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Yard signs: Threats to marital bliss?

Post by Cheryl Tucker on Sep. 14, 2011 at 1:18 pm with No Comments »
September 14, 2011 1:18 pm

This time of year, a lot of people gripe about the election signs that seem to be planted just about everywhere. I personally am grateful to any candidate who restricts his or her signs to private property – after asking the homeowner for permission. So I was intrigued by the story I heard yesterday from a friend – let’s call him Vaughn.

Vaughn recently discovered a candidate’s sign in his yard. He looked up the candidate’s email address online and fired off a blistering missive:

Tonight at 6:45 pm I pulled out of my driveway and saw that one of your election yard signs had been placed in front of my house in what someone could construe is the property line between our house and our neighbor.

We did not give our permission for the sign to be displayed, nor did my neighbor.  The property is landscaped and obviously seen as part of our home or Judy’s next door. Any sign displayed could be construed as an endorsement.

I have taken down the sign if you wish to retrieve it. Please do not place it there again without my express permission or I will file a complaint. I observed you and a gentleman placing signs up on my way home, so I will assume there are signs like this placed elsewhere. I applaud your desire to serve, but in my 18 years living here, no one has ever done this. Until tonight.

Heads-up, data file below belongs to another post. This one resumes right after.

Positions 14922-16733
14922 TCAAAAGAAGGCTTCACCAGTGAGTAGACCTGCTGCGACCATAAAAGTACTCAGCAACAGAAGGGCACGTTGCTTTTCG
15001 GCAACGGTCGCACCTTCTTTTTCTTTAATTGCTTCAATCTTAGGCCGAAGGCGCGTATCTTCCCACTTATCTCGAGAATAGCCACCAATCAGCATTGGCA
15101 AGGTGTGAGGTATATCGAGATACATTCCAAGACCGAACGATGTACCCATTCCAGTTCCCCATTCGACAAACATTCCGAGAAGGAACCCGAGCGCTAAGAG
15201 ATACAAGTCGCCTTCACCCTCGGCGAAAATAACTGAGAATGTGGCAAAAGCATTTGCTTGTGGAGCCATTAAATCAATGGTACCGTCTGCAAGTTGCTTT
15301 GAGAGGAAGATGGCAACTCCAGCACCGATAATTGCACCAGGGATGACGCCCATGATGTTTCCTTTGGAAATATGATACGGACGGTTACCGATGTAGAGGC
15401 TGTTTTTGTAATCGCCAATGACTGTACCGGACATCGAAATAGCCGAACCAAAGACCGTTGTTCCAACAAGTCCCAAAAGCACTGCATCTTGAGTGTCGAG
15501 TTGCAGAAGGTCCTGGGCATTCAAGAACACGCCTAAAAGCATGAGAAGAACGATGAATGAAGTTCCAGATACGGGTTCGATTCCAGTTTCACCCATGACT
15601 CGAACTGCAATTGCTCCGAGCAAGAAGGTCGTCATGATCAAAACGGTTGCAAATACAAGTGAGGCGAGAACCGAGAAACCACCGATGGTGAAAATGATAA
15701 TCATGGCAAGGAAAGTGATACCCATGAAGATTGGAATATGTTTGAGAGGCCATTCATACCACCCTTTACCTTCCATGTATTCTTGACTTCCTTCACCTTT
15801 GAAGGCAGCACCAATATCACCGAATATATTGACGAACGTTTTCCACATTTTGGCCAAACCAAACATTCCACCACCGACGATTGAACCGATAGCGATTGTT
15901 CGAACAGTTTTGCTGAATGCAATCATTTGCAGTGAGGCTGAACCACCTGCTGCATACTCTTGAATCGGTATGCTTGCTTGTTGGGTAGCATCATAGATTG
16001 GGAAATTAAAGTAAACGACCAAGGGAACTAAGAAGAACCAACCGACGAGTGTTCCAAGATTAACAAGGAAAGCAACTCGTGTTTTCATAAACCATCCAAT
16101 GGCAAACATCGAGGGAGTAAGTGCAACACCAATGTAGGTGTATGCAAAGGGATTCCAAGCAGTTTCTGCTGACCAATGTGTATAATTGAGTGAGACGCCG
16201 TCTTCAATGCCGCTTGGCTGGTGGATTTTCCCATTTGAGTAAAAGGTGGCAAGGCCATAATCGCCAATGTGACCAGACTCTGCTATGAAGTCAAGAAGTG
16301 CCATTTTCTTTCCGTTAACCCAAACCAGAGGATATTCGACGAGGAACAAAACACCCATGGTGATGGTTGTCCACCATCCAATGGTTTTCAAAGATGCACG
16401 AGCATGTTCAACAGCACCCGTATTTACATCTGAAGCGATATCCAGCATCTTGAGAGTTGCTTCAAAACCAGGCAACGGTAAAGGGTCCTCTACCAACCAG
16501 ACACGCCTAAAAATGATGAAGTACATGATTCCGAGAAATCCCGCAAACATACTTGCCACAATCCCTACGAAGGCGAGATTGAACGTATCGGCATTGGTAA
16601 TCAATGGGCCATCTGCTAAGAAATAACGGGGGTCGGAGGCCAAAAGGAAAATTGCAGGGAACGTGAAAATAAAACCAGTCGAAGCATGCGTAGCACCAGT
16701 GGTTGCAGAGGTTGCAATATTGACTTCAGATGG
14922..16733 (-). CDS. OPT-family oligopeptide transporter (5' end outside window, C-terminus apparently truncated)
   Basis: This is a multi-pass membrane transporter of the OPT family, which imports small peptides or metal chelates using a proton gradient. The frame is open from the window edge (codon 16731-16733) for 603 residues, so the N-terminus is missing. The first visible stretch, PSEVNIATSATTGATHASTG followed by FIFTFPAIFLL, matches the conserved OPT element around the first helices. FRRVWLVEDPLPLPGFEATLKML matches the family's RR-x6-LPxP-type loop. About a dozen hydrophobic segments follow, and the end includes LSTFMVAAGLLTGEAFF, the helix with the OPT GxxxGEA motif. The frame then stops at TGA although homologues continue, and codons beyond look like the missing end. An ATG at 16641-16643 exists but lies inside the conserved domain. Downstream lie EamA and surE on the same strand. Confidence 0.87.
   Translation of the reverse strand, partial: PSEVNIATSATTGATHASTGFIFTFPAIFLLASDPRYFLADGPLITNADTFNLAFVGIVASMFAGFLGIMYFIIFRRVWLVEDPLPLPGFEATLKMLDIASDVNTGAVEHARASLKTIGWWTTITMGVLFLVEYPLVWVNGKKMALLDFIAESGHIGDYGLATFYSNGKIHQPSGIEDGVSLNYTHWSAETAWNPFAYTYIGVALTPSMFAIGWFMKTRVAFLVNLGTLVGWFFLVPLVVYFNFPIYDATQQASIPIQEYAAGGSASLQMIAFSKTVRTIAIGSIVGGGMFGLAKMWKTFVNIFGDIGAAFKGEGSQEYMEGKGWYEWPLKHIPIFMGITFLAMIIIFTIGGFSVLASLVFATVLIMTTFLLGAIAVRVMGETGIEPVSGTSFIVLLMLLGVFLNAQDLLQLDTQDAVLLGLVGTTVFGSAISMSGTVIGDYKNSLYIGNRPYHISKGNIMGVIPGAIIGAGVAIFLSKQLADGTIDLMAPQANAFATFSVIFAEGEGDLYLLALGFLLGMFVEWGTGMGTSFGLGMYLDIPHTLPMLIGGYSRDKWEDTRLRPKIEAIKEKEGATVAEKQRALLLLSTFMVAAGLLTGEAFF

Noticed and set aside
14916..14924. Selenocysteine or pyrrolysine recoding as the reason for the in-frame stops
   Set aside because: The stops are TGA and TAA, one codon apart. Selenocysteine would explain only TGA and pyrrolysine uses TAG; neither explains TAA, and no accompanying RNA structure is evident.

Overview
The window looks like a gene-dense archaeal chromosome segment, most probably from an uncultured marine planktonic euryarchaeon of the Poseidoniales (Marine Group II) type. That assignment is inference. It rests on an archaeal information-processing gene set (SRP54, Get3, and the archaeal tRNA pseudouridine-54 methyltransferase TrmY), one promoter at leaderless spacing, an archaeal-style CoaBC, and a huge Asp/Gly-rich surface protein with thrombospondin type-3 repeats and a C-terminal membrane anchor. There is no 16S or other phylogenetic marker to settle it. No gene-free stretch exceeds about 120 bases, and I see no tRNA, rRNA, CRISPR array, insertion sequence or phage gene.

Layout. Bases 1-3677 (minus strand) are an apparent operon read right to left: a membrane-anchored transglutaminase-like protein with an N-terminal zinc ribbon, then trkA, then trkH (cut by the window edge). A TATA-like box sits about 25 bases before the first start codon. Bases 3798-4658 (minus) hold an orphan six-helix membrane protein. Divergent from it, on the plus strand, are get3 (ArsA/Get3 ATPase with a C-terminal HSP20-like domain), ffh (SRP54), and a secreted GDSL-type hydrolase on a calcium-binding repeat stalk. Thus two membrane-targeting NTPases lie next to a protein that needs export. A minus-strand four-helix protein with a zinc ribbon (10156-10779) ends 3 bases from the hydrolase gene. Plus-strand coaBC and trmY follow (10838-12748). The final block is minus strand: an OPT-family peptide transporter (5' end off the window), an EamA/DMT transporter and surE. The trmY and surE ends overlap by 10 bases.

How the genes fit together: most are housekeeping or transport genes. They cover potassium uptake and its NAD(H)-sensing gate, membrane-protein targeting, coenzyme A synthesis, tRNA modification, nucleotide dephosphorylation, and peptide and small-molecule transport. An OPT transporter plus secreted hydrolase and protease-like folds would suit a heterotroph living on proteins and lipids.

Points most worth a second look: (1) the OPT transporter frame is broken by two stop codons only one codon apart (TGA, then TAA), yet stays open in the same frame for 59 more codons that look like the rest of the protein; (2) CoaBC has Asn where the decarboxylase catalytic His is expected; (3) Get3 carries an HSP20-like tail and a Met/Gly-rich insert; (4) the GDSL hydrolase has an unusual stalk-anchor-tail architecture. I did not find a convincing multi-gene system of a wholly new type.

Later than night, Vaughn kvetched to his wife “Corrie” about how anyone would dare put a campaign sign in their yard without permission.

Corrie was strangely silent. Too silent.

You can see where there is going, can’t you?

Yes, Corrie sheepishly confessed that she had given the candidate permission. But knowing how much Vaughn hated campaign signs, she asked that it be planted over near the property line, so Vaughn would think it was in the neighbor’s yard. She didn’t tell Vaughn because she knew he’d flip out – which he did.

Corrie emailed the candidate:

My husband just got home and told me that he sent an email to you about our not giving you permission to put your sign on our property, I owe you an apology for not communicating to him that you and I spoke about this. As I mentioned to you when we spoke Saturday, we have not previously given our permission in the past and I in error gave it to you without considering how strongly my husband and I feel about the signs in general – not just yours but all signs as being a blight in our community.

Again, I apologize for my lack of communication and for any confusion or embarrassment this may have caused you.

The candidate came by and retrieved the sign and emailed this to Corrie:

I apologize for not responding to your husband’s email, but I have no record of having received it or I would have come by yesterday. I apologize for any trouble that my excitement to get a sign up in such a great location may have caused you – that was not my intention.

I did come by this evening and picked up the sign behind your recycle bin – thanks for saving the sign.

Thank you for letting me know, and I hope I can count on your support.

Two lessons here: If you give a candidate permission to plant a sign in your yard, tell your spouse. And before firing off an outraged email, get the facts.


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